“One of the few tracks in the list directly influenced by one of Ballard’s books”.
::: ‘Baby’s On Fire’ — Brian Eno 1973
“One of the reasons that Ballard wrote Crash is that he started to observe people viewing atrocities as mere spectacles…”
::: ‘Warm Leatherette’ — Grace Jones 1980
“The one-time Helmut Newton model…Newton is one of Ballard’s favorite photographers.”
::: ‘Why Don’t We Do It In The Road’ — Lydia Lunch 1991
“…sultry dirty voice, the sounds of cars, industrial slide guitar, sexual lyrics…an obvious allusion to Crash.”
::: ‘Jayne Is Dead’ — unknown newsflash
“Within The Atrocity Exhibition and Crash there is an obsession with fame and death. In this newsflash we hear the demise of ‘Hollywood’s smartest dumb-blond’, Jayne Mansfield…”
::: ‘Hamburger Lady’ — Throbbing Gristle 1978
“Further emphasis on the crash-mutilation obsession by what seems to be the description of a crash victim, drowned in a vibrato-filter and noise…”
::: ‘Contort Yourself’ — James Chance & The Contortions 1979
“In Crash characters are contorted by their cars and they contort themselves into crash positions…”
::: ‘The Spirit Of JFK’ — Devo 1996
“This sampled mix…invokes the vision of the Zapruder film, constantly referred to in Ballard’s writing”.
::: ‘Uranium Willy’ (Rewrite) — William S. Burroughs 1995
“The writer that Ballard holds in highest esteem”.
::: ‘The Battle of Algiers’ — Ennio Morricone 1966
“The terrorism and rebellion within the film that this is the main theme for…represents the anti-authoritarian and maverick mindset of both [Ballard and Burroughs]”.
::: ‘Yuppie Cadillac’ — Jello Biafra With The Melvins 2004
::: ‘She Watch Channel Zero?!’ — Public Enemy 1995
::: ‘Explosions’ — Devo 1982
::: ‘Reuters’ — Wire 1977
::: ‘5.45’ — Gang Of Four 1979
::: ‘AK-47’ — Weird War 2004
::: ‘Caught At Midnight’ — Peter Thomas Sound Orchestra 1998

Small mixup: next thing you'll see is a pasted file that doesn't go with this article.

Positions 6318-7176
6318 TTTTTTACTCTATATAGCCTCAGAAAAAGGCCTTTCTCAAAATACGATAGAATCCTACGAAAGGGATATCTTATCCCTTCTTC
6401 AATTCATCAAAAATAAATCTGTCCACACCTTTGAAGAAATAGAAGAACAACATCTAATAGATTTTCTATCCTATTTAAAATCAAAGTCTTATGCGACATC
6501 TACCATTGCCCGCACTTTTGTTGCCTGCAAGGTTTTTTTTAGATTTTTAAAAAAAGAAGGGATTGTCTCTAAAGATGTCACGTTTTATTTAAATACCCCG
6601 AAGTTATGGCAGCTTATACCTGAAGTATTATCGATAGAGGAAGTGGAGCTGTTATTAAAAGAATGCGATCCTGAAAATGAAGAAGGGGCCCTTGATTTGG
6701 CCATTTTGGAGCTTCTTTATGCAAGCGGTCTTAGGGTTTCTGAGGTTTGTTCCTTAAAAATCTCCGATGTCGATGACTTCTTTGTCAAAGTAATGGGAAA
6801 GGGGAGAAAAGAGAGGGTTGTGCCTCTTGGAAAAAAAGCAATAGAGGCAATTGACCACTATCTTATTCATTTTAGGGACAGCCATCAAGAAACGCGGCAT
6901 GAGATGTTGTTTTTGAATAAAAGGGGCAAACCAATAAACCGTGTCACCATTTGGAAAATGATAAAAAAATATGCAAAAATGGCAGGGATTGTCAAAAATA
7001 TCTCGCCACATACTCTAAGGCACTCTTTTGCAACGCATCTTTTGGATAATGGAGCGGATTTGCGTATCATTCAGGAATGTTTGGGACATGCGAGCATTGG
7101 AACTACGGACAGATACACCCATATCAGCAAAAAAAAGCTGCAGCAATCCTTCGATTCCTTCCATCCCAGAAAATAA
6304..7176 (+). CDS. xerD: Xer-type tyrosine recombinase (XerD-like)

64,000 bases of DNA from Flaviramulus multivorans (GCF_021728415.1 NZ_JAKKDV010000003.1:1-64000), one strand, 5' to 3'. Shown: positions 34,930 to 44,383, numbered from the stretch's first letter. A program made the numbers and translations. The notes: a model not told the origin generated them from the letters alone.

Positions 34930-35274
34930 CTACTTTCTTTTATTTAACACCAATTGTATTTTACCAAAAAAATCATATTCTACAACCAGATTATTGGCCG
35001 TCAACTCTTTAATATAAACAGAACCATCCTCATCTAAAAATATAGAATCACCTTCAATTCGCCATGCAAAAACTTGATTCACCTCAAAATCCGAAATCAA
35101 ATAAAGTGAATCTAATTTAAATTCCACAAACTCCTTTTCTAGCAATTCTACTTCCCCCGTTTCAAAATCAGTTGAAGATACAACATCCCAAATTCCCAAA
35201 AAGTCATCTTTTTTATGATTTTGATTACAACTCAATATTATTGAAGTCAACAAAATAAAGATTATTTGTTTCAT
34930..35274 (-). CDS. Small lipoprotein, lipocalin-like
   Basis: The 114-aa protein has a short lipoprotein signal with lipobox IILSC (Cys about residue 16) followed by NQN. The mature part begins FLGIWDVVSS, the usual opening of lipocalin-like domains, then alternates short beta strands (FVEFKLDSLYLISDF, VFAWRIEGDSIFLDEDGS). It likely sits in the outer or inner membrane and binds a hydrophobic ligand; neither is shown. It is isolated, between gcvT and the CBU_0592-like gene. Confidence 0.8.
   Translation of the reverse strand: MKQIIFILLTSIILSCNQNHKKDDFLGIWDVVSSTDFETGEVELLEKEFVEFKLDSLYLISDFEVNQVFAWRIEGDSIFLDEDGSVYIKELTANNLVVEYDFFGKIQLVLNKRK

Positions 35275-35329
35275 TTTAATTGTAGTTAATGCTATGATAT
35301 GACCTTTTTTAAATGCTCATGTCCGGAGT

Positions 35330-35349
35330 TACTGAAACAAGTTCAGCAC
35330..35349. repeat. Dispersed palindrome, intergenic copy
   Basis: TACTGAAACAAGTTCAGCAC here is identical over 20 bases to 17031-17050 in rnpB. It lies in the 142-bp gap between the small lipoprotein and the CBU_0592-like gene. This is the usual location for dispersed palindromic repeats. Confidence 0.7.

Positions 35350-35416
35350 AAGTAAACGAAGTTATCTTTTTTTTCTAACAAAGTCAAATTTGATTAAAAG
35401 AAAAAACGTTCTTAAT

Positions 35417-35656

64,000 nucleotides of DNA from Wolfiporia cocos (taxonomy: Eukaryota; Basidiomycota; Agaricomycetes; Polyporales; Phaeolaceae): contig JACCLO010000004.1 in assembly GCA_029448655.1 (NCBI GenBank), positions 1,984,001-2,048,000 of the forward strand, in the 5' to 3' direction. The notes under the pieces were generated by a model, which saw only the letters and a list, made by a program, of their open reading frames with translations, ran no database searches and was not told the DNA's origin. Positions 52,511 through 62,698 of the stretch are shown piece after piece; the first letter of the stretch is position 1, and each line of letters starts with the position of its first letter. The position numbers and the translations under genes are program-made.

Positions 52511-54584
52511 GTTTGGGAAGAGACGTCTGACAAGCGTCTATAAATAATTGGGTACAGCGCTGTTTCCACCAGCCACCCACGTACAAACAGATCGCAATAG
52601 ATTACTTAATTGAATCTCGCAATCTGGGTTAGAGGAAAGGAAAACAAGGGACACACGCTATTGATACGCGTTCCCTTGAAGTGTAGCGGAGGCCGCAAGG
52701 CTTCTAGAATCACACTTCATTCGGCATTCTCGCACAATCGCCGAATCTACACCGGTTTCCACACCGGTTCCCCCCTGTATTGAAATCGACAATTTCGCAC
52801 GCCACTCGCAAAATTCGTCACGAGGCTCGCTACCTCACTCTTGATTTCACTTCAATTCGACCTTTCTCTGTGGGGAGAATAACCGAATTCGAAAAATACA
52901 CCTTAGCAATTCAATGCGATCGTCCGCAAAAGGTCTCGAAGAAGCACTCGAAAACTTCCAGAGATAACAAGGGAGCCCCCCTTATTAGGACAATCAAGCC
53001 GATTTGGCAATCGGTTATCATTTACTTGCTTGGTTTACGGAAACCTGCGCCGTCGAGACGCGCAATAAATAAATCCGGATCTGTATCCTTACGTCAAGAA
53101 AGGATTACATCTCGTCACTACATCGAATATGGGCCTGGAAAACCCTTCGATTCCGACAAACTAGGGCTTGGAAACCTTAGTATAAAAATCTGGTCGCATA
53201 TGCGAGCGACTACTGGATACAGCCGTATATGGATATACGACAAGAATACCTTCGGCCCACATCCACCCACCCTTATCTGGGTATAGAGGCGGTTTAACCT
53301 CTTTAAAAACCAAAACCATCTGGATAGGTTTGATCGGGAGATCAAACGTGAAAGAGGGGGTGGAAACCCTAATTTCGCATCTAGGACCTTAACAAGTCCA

::: ‘Jungle Madness’ — Martin Denny 1958
::: ‘We Have Explosive’ — The Future Sound Of London 1997
“…this was more an homage to Ballard’s Millenium People, where terrorist actions take place in unexpected places like art museums and are carried out by the middle class…”.
::: ‘Shortwave Transmission On ‘Up To The Minuteman Nine’ — Pop Will Eat Itself 1989
::: ‘Neuron Factory’ — Cabaret Voltaire 1993
::: ‘Teenage Lust’ (Desdemaona Mix) — The Jesus & Mary Chain 1992
“Seemed like a good way to inject some sex into the set.”
::: ‘Mmmmm Skyscraper I Love You’ Underworld 1994
“The title alone, and its repetition within the track…is a nod to…High Rise“.
::: ‘The Model’ — Kraftwerk 1978
“…makes me think of Helmut Newton, one of Ballard’s favorite photographers and an admirer of the David Cronenberg film interpretation of Crash“.
::: ‘Future Sex’ — Alan Vega 1990
“This song epitomizes the Ballard equation: The Future = Sex x Technology.”
::: ‘Fall Fashion’ — The Prima Donnas 2001
::: ‘I’m Seein’ Robots’ — Kool Keith 1999
::: ‘Water’ — Christoph De Babalon 1998
“The Drowned World is the obvious reference”.
::: ‘Days Passed’ — Scorn 1994
“When you play a song called ‘Days Passed’ right after ‘Water’ the immediate reference, for me, was New Orleans — our real-life drowned world”.
Newer: Can We Ever Escape This Death Drive? »